In a country where civilian gun ownership was rare for decades, a sudden inundation of small arms means plenty of people will likely get shot.
One recent afternoon, Ahmed, 26, was driving around Tripoli with his brother Bashir, 24. Without warning, the driver in the car in front of them slammed his brakes. Ahmed, who nearly rear-ended the offending vehicle, honked his horn. The other driver got out of his car. A shouting match became physical and the man went back to his car and retrieved an AK-47, Libya's most popular assault rifle. Ahmed grabbed the gun and pointed it down. The man fired rounds that hit near Ahmed's feet. After a period of intense struggle, both men, unscathed, got in their cars and left the scene.
Ahmed, with an imposing physique, was able to use his strength to avoid what could have easily become a catastrophe — a catastrophe all too common in today's Libya.
(Bashir asked that I not use the brothers' surname to prevent a potential intercity conflict, as the name betrays the family's Libyan hometown, which is not Tripoli.)
This past week Libyans celebrated the third anniversary of their uprising against Muammar Qaddafi, their country's leader for over four decades. With looming political questions like the creation of a constitution and the reigning in of militias, Libya faces another challenge: the prevalence of firearms within population. There are several hundred thousand small arms in Libyan homes.
It is widely believed that every Libyan home has a weapon. Photo credit: Christopher Reeve
During Libya's eight-month long conflict, state weapons stockpiles were raided. Countries like France and Qatar sent arms to support the insurgency. Fighters on both sides of the conflict found themselves with everything from pistols to MANPADS, missiles that rest on one's shoulder and can take down a commercial jetliner. While many of these weapons crossed borders to neighboring states, many remain in Libya.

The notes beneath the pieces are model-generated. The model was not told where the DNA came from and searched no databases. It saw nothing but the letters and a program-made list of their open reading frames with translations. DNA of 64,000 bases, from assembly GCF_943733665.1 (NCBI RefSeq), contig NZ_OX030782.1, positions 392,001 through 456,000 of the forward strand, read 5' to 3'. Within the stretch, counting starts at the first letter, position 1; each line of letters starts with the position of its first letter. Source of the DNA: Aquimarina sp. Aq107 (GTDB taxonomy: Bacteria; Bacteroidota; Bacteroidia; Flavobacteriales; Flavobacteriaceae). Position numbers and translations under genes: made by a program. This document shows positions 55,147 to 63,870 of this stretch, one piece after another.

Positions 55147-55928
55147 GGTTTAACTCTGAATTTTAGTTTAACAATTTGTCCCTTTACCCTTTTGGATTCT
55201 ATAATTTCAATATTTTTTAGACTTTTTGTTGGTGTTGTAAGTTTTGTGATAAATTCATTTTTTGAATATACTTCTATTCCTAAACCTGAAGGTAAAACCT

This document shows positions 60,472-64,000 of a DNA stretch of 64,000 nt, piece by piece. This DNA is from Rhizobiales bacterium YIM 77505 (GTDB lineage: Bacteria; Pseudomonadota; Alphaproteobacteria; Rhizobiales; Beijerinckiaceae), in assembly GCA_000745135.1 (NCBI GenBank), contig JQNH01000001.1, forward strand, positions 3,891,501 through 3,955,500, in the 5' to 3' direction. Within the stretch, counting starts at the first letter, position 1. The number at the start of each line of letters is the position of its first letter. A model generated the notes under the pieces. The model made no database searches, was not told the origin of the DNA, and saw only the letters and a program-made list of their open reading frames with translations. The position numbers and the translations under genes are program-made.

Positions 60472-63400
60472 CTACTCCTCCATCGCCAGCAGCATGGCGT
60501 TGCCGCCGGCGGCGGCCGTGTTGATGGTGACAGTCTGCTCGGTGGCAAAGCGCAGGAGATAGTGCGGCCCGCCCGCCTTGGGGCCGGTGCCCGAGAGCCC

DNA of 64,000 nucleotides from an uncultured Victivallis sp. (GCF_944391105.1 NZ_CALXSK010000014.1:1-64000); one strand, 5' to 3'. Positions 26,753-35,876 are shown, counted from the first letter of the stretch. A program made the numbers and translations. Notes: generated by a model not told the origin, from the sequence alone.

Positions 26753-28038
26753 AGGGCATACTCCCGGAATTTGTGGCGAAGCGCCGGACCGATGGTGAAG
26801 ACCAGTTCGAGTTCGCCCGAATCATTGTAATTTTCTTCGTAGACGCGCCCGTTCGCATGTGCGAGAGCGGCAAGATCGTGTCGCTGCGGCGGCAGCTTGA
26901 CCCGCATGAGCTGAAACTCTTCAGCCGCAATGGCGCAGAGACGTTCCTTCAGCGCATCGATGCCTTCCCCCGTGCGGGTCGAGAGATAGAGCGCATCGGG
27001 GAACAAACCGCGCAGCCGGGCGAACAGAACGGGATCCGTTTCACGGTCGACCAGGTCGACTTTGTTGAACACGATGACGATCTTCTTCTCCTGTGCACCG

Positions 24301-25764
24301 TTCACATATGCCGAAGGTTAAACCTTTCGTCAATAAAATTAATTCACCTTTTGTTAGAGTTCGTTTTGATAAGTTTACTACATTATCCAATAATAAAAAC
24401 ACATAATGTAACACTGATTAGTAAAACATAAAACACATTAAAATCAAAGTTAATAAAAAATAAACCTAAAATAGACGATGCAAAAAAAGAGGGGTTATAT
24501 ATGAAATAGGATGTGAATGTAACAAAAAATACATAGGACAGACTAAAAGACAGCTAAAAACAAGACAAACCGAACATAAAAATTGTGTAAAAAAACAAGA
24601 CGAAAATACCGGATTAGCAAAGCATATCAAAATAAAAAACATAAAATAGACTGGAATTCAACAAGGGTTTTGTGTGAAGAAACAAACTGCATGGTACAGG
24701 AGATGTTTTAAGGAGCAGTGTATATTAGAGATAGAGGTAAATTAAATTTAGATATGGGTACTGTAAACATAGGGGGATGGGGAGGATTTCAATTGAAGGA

With the government still unable to guarantee security to Libyans, Libyan families are known to have at least one gun. Crimes like robberies, kidnappings and carjackings have become part of daily life. The looming threat of widespread political violence, Bashir says, is another incentive to keep a gun.
Ahmed keeps an AK-47 and a G3 in his home for safety. "I have these guns, but would give them away if we had a good government to provide security," he says. "I don't want something that can kill a person."
Ahmed keeps weapons to secure his home. Image Credit: Christopher Reeve
This, of course, is the challenge: ensuring guns kept for safety do not maim or kill people.
The effort to meet this challenge in Libya has been spearheaded by an organization called Handicap International (HI). HI, supports persons with disabilities in challenging settings. It began its work in Libya with a focus on clearing mines and raising awareness about explosive remnants of war. Over time, HI's Libya staff found that guns were the greatest threat to civilian well-being.